Max und Moritz was initially rejected for publication, it was never meant to be a children’s book. It was Busch’s publisher Kaspar Braun who suggested offering it through the children’s book division of his publishing house rather than in the pages of the satirical weekly, Fliegende Blätter, as Busch had suggested. Braun paid Busch 1000 guilders, the equivalent of about 2 years’ pay for a craftsman, for the rights to his manuscript. Continue reading
Children’s books first appeared in the later 18th century and were strongly moralizing and educational. The books were meant to teach and instruct, not to entertain, and the child figures in those books behaved like miniature adults. Continue reading
My husband had just finished mowing the yard and when he came back into the house a sweaty mess, I looked at him and smiled, “You look like Moritz,” I said and his face went blank. Continue reading
What is it with three wishes only? My first instinct was to ask for more wishes, but then I remember the Genie is an old, ancient bag of tricks and experience. So let me make my wishes more like this: Continue reading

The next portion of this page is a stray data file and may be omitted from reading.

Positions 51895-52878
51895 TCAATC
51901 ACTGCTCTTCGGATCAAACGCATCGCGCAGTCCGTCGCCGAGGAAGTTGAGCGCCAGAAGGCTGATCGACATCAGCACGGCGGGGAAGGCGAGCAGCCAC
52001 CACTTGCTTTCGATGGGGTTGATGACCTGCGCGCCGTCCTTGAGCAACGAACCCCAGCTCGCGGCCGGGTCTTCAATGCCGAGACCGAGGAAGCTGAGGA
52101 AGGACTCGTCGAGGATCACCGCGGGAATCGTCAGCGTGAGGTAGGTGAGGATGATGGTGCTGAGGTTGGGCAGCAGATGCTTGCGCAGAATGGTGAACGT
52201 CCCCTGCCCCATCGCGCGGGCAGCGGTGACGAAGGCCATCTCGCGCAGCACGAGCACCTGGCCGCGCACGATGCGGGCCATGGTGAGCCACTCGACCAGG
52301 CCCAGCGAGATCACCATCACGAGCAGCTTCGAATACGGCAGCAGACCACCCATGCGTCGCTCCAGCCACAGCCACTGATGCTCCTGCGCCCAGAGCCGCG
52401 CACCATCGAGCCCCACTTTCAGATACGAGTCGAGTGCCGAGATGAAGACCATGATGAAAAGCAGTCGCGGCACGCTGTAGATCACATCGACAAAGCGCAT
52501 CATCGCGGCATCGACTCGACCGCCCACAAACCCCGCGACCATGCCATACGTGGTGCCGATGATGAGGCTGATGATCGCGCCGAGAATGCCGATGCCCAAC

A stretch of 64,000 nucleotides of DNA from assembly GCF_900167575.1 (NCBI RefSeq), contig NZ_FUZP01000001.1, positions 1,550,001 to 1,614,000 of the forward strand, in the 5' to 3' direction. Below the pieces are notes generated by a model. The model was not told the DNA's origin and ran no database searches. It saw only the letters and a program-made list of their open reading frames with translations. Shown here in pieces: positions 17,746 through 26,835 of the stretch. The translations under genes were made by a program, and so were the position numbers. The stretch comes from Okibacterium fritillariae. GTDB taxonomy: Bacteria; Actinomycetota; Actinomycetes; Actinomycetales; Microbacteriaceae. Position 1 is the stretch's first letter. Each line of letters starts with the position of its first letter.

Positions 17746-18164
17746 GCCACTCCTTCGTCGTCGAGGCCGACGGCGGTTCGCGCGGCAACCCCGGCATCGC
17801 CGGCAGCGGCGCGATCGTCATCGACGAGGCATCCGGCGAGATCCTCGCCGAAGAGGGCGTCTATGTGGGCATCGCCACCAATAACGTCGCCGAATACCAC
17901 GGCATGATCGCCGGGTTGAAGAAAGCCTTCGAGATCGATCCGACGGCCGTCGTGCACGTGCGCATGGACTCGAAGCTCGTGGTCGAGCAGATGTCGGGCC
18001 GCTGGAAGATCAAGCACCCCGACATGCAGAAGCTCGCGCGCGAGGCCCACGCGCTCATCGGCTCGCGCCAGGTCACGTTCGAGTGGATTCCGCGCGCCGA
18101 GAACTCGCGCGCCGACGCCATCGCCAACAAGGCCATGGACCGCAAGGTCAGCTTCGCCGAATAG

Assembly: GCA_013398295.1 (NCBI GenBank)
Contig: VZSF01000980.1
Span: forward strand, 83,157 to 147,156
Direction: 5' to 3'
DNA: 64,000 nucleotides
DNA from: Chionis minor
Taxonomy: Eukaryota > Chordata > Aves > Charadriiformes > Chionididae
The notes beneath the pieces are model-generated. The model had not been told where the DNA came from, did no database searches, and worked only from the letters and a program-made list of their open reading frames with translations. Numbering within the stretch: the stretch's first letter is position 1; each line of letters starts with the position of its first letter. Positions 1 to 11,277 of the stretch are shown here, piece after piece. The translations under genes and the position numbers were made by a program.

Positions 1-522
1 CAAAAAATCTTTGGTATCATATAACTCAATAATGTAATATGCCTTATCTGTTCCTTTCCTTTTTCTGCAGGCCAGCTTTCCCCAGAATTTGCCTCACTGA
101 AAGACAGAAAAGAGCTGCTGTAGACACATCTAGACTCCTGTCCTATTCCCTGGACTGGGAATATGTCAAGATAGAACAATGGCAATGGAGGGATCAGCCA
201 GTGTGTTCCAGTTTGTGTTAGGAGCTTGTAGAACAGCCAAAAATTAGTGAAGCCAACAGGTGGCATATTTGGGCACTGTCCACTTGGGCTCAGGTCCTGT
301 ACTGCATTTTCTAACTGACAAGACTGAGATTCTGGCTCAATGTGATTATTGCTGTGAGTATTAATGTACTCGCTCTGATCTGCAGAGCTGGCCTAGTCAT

“And now I pronounce you husband and wife” and from that moment we expect to life happily ever after, because that’s what we aim for. We read it in so many fairy tales when we were young. But then wait a minute, they never get married, the story always ends with a gentle kiss and a long embrace. Continue reading
When the Vikings inhabited Ireland, they stored hordes of treasure all over the land. According to the legends, when they left, they forgot to take several stashes of gold with them.
The leprechauns found the gold and divided it among themselves. But they knew the riches of the Vikings had been collected through wicked deeds, and this deepened their mistrust of humans. Continue reading
Once upon a time, there was an unfortunate poor man. His home was also very poor – a small and empty house, where mice made their nests and spiders made their webs. People tried to avoid coming into his house – why should they stick their noses into those poor ruins? And the poor man thought that poverty was the reason of his misfortunes – his eternal destiny.